At Blocto, we aim to make blockchain apps (dApps) simple and accessible for general users. As a cross-chain wallet and DeFi aggregator, we constantly look into new blockchains, cross-chain solutions, and dApps to see how we can add value to our ecosystem.
In our recent explorations, Aptos’s vibrant dev community and a strong team aiming to give former Meta’s project Diem a second life, catch our attention. Listening to the Blocto community’s voice to have Blocto go on Aptos, we’re now bringing Blocto App to Aptos and building our user-friendly SDK on Aptos for a frictionless experience.
In this article, I will briefly go through the novel features of Aptos: the Move language and resource model. These features make it easy for developers to build fast, secure dApps with high accessibility.
A brief history of smart contract
Bitcoin showed the world how distributed ledger technology works and how people can build a financial system based entirely on cryptography.
Although Bitcoin is powerful, it can only do one thing: ledger keeping. To extend this distributed ledger model for more utility, you have to build another blockchain network. Suddenly, you realize you have a network for crypto transfer, another for content creation, yet another for music sharing, and more to come.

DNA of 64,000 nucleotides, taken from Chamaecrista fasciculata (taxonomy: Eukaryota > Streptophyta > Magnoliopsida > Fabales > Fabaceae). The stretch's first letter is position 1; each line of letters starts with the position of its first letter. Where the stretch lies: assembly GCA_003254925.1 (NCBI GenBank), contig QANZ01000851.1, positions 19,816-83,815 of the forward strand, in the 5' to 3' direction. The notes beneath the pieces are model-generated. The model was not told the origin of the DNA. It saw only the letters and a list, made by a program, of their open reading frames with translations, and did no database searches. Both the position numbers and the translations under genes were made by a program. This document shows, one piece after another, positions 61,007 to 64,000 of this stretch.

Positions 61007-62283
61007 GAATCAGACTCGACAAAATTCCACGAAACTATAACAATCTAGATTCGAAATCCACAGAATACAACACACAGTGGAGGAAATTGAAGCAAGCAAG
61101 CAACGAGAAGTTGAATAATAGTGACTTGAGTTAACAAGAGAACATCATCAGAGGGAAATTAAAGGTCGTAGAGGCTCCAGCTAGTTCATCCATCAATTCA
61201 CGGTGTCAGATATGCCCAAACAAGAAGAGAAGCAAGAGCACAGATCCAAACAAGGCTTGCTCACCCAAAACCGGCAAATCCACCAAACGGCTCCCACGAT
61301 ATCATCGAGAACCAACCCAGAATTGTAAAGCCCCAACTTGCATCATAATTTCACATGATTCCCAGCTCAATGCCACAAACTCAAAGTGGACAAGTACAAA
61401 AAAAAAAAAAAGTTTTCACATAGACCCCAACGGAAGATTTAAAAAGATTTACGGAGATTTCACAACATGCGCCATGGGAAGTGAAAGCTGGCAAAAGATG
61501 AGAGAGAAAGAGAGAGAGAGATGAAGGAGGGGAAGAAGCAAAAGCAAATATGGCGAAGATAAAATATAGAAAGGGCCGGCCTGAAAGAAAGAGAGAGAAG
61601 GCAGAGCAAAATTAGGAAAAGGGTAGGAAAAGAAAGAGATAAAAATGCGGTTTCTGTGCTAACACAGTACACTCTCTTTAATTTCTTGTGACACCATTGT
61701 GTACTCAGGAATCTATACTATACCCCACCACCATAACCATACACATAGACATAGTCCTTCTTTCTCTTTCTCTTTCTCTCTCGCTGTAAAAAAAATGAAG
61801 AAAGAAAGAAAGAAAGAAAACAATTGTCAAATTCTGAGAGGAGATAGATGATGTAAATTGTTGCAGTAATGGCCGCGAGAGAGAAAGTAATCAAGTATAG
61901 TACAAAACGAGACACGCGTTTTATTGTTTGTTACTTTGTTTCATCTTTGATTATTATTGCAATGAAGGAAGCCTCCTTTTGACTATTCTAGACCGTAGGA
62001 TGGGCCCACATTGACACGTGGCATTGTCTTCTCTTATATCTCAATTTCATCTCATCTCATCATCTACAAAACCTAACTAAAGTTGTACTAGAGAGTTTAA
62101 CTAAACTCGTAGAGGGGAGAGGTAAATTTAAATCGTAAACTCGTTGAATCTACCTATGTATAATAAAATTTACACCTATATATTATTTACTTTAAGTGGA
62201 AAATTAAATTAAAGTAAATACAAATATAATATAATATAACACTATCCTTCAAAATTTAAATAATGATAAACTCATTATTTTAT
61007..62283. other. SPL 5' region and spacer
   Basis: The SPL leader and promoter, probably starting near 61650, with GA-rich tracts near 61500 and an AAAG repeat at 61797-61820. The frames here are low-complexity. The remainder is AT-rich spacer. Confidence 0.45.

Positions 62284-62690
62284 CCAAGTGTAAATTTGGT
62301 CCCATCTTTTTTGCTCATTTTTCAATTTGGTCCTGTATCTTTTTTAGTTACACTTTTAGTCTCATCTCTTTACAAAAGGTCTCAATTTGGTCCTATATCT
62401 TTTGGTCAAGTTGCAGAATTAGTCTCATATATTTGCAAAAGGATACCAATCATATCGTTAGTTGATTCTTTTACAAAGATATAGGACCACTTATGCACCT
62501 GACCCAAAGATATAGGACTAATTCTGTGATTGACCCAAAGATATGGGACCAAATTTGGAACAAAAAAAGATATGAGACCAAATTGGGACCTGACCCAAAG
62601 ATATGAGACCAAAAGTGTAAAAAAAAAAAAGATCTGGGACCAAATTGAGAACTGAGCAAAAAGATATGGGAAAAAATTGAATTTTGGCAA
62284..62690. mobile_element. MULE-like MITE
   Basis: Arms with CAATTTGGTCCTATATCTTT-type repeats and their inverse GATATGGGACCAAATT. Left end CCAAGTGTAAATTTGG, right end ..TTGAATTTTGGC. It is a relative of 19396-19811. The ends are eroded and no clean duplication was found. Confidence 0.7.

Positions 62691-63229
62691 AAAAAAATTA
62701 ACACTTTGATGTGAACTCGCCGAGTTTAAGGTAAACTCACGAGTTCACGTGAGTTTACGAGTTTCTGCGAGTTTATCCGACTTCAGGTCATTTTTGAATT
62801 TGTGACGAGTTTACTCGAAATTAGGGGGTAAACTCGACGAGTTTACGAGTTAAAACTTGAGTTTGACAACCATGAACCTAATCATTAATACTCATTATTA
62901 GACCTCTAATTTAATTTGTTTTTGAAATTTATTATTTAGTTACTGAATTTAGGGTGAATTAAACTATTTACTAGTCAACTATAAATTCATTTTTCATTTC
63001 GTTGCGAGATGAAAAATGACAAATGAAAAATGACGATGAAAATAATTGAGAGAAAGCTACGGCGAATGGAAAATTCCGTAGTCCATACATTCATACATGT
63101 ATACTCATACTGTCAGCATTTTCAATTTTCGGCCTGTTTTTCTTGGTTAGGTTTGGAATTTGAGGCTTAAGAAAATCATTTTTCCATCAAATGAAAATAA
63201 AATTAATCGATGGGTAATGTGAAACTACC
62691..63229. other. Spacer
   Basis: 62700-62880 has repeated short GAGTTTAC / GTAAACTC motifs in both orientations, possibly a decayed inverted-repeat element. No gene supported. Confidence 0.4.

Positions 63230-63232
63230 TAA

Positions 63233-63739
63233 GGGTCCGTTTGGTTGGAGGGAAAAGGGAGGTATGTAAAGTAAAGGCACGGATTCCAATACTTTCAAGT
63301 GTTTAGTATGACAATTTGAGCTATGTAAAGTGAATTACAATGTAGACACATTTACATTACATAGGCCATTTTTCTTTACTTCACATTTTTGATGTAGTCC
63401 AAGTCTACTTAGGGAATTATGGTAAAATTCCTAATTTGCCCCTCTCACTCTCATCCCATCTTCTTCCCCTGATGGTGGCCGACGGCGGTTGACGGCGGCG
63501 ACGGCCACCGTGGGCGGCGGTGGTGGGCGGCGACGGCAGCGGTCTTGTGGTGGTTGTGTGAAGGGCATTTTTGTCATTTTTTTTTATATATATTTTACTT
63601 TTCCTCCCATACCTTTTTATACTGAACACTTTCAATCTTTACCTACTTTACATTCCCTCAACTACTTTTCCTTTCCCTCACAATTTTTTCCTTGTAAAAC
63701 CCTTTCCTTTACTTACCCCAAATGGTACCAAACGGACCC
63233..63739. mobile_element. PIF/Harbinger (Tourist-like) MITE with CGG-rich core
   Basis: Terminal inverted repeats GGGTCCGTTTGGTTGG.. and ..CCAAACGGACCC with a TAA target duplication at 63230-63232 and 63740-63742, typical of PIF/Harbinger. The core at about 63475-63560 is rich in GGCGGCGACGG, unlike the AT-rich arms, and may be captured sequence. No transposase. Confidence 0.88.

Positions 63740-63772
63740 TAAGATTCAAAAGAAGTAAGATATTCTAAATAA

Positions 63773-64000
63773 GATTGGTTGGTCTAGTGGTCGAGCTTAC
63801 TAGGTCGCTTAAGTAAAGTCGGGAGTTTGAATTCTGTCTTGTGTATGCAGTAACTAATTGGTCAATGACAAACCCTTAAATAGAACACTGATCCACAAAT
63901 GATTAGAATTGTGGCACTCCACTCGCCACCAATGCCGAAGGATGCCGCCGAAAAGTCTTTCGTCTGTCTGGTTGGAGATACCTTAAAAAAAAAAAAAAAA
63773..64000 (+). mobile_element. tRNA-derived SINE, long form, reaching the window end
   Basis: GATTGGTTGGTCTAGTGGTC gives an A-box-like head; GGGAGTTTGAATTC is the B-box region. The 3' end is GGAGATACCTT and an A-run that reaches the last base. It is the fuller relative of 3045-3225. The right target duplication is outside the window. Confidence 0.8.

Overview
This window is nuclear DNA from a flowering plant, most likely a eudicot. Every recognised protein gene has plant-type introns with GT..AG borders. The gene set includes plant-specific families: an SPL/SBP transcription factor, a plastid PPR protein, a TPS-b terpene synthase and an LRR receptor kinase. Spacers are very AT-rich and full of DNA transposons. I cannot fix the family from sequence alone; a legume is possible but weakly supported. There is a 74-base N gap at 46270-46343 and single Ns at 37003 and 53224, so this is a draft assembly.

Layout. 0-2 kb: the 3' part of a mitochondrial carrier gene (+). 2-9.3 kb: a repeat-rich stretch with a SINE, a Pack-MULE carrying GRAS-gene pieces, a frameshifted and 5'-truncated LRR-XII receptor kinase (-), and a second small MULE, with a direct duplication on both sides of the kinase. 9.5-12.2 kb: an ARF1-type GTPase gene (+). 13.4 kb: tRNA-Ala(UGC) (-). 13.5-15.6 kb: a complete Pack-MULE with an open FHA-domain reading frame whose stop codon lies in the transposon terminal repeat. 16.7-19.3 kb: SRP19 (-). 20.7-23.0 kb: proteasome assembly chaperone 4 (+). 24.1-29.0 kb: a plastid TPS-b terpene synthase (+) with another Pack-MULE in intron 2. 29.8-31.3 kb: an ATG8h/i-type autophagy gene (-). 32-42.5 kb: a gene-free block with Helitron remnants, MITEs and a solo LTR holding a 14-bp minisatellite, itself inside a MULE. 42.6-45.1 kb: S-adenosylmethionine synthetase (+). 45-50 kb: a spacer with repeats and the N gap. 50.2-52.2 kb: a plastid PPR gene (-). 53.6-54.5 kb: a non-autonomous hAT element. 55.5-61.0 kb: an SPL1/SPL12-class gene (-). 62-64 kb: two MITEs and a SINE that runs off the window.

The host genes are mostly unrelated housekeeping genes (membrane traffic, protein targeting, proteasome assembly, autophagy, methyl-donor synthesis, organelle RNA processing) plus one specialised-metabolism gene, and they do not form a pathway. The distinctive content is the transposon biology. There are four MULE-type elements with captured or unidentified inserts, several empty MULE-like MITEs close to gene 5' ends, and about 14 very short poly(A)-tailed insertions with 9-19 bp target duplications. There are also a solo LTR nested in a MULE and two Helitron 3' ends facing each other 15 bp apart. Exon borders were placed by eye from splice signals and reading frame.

This is where Ethereum comes into play as a programmable blockchain platform, which allows you to build and deploy on-chain programs called smart contracts. You can deploy different smart contracts to create cryptos or NFTs, or build DeFi platforms or NFT marketplaces that share the same underlying infrastructure.
What’s wrong with Ethereum’s smart contract programming model
When Ethereum was launched in 2015, people couldn’t actually see what the network would be used for, or what kinds of smart contracts would be built on it.
But, although blockchain’s transparency, decentralization, and tamper resistance make transactions more secure, it’s slower and more costly in data storage than traditional centralized financial systems. Also, despite some tailor-made mechanisms for on-chain data storage, Ethereum’s smart contract language and virtual machine (VM) are mostly based on centralized programming languages. It does not treat the high-value data like digital assets and ownerships any differently than low-value data like a customer’s Zodiac sign.
Since most dApps deal with high-value assets, it incentivizes hackers to look for bugs in blockchain smart contracts. There have been a lot of security incidents that have led to vast amounts of asset losses. Some are intentional attacks, like the DAO’s re-entrancy hack; some are unintentional accidents, like the Parity wallet’s lockdown.
Although you can always blame the developers for being thoughtless, a better way to exterminate such system vulnerabilities is to approach them from the aspects of smart contract language and VM.
How Move’s resource model can help
In the Move language, valuable assets are handled separately as resources. Taking influence from the linear types in Haskell and Rust and the ownership model of Rust, resources in Move are subject to certain restrictions: